While there are pros and cons to each funding vehicle, and no one method is best for all situations, it is especially important for a district to carefully study and analyze the terms of any multiple-employer arrangement it is considering. For example, it is critical to understand the basis upon which each contributing entity is allocated a share of the assets and liabilities of the funding vehicle – and how (and when) this determination will be made if the district ever decides to pull out of the arrangement. We have seen a number of districts “forced” to join county-sponsored 401(h) account vehicles without a clear understanding of how they would get their money out of the account if they ever leave the arrangement. Because these smaller districts were unprepared to deal with the changes required by their counties, their only choices were to go along with the county or leave the county system.
Stage 4: Action – Or Inaction
If your district provides defined benefit OPEBs, it must at some point come to grips with GASB 45. We have spoken with a couple of member districts who believe that they have several years before they have to deal with GASB 45, due to their relatively small size. While this may be “technically” true, we have seen circumstances where smaller special districts have been “rushed” or even “railroaded” into adopting certain retiree health changes before they were ready. The principal reason for this rush to action is the fact that most of the larger public agencies (the State, the larger cities and counties and the larger districts) were required to comply with the new financial accounting rules beginning with their 2007 – 2008 fiscal year. Although a significant number of CSDA’s members do not have to comply with the new rules until 2008-2009, or even 2009-2010, many are being caught up in retiree health plan changes and retiree health plan funding initiatives originating at the State, county, or municipal level. In many cases, the special district has little choice but to go along with the retiree health plan changes being made by the county retirement system that provides its retirement benefits.
What options are available to special districts that provide defined benefit OPEBs?
- Do nothing and deal with the consequences.
- Establish, or join, some type of funding arrangement (to limit the size of OPEB liability) and begin actually funding these liabilities.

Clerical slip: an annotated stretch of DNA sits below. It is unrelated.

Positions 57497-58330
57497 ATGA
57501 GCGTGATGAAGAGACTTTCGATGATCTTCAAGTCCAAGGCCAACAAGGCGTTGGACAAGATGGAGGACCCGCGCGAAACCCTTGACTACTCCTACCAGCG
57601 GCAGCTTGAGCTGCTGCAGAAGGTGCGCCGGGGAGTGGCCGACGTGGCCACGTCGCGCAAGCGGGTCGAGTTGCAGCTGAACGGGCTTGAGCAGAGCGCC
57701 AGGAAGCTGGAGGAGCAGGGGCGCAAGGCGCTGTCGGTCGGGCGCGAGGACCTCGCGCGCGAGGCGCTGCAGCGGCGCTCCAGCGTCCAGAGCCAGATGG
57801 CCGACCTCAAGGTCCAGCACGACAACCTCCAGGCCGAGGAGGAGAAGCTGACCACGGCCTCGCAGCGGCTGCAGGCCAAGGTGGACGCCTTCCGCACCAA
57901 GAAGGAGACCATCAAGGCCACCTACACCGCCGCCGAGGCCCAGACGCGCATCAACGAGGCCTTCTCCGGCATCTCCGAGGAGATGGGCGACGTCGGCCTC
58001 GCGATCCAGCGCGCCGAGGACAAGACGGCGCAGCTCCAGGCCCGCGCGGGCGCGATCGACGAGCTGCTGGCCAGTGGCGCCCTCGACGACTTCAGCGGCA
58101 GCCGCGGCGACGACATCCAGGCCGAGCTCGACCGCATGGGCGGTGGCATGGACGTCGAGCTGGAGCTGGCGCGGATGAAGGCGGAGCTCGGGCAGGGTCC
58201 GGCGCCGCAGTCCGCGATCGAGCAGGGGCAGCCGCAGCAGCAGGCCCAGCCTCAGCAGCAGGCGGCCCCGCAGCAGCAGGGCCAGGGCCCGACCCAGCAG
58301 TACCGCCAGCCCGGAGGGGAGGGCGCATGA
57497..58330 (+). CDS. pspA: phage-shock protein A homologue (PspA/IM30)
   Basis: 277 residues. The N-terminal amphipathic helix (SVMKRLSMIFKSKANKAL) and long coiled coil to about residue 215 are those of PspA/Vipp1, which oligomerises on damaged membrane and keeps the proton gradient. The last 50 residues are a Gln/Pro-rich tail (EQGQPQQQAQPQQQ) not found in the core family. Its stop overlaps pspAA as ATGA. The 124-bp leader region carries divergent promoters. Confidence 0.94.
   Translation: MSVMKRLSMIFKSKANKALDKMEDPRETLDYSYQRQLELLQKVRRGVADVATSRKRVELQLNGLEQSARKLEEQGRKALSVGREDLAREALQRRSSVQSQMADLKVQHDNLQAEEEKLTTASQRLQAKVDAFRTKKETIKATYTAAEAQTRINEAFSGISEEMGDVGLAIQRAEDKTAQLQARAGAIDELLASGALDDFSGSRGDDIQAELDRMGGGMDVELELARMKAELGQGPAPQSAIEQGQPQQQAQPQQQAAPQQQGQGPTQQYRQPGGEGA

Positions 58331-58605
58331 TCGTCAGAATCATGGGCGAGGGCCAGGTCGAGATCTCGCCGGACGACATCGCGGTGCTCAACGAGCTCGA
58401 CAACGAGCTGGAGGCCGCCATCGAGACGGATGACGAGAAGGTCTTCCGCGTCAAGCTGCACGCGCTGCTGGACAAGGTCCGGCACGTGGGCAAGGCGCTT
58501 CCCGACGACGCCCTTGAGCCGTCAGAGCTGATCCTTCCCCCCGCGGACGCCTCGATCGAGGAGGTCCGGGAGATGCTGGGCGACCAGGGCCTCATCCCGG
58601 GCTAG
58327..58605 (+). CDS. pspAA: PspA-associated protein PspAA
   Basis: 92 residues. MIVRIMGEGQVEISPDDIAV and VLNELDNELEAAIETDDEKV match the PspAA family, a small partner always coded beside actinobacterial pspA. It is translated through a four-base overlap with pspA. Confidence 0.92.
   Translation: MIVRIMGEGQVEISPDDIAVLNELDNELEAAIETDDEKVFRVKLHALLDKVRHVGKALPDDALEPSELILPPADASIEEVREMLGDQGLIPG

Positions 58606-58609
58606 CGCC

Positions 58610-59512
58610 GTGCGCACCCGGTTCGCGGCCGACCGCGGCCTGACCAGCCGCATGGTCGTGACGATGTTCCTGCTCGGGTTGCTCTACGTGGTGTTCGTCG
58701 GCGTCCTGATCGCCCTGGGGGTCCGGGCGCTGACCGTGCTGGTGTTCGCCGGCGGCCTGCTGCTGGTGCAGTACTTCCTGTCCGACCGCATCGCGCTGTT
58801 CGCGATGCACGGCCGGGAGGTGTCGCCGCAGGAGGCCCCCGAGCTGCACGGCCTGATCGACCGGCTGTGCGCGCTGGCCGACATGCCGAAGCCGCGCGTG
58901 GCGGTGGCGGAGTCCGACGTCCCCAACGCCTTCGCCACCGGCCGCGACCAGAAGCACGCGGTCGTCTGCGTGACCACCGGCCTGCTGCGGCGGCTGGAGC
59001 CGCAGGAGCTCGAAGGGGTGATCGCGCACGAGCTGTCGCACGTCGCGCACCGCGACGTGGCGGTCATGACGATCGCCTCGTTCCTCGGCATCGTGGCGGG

- Evaluate and implement changes to retiree health benefits in an effort to control costs – or at least control the rate of increase in costs.
- Some combination of options 2 and 3.
While denial may nudge some toward option 1, we do not recommend this approach. Governing bodies and the management of public entities owe a fiduciary duty to their district’s constituents to properly manage the resources of the district. Doing nothing could be viewed as a dereliction of duty.
Option 2 may be a good first step to take for many districts, but in many cases, it may not be enough. For special districts with restricted budgets and limited sources of revenues, it may become necessary to make hard choices between providing certain levels of benefits on an ongoing basis and fulfilling the basic mission of the district. Districts should ask themselves, “If we can’t afford to pay the full ARC, can we afford to maintain the same level of benefits?” Here is where option 3 must be considered. This is a very difficult and sensitive course of action, but may be absolutely necessary is certain cases. In order to minimize the inevitable discord of any such proposal, we recommend that the governing body and management of any district that is potentially impacted to this extent:
- Move forward as quickly as possible to ascertain the extent of its unfunded OPEB, even if it is not yet subject to GASB 45 yet.
- Determine through projections and actuarial modeling whether it can “sustain” the current level of retiree health benefits on an indefinite basis.
- Begin the process (if the answer to 2 is no) of informing and educating all stakeholders of the problem and attempt to define areas of common interest among all of the stakeholders with respect to the necessary changes. By the way, this can be done – if the situation warrants it. Witness the fact that General Motors and UAW negotiators have recently agreed to establish a VEBA for the purpose of funding a portion of GM’s retiree health liability and then turning responsibility for providing retiree health benefits over to the UAW!
As mentioned in 3 above, it is far easier to negotiate these types of changes with affected employee groups or unions than it is to unilaterally attempt to make such changes and then face the wrath of employees in the public media or courts.
Dealing effectively with the challenges of GASB 45 will take a fair amount of analysis, time, leadership, discipline, and, perhaps, negotiation. Member districts will be best served by a team of objective legal, actuarial and financial advisers – those without a special agenda with the district’s best interests in mind. Due to the variances among districts, it may not be prudent to follow, or copycat, the actions of other districts. If you’ve been waiting to deal with the challenge, the time to act has arrived.
This article was originally published in “California Special District,” Volume 2, Issue 6, November-December 2007. It was reprinted with permission from the California Special Districts Association.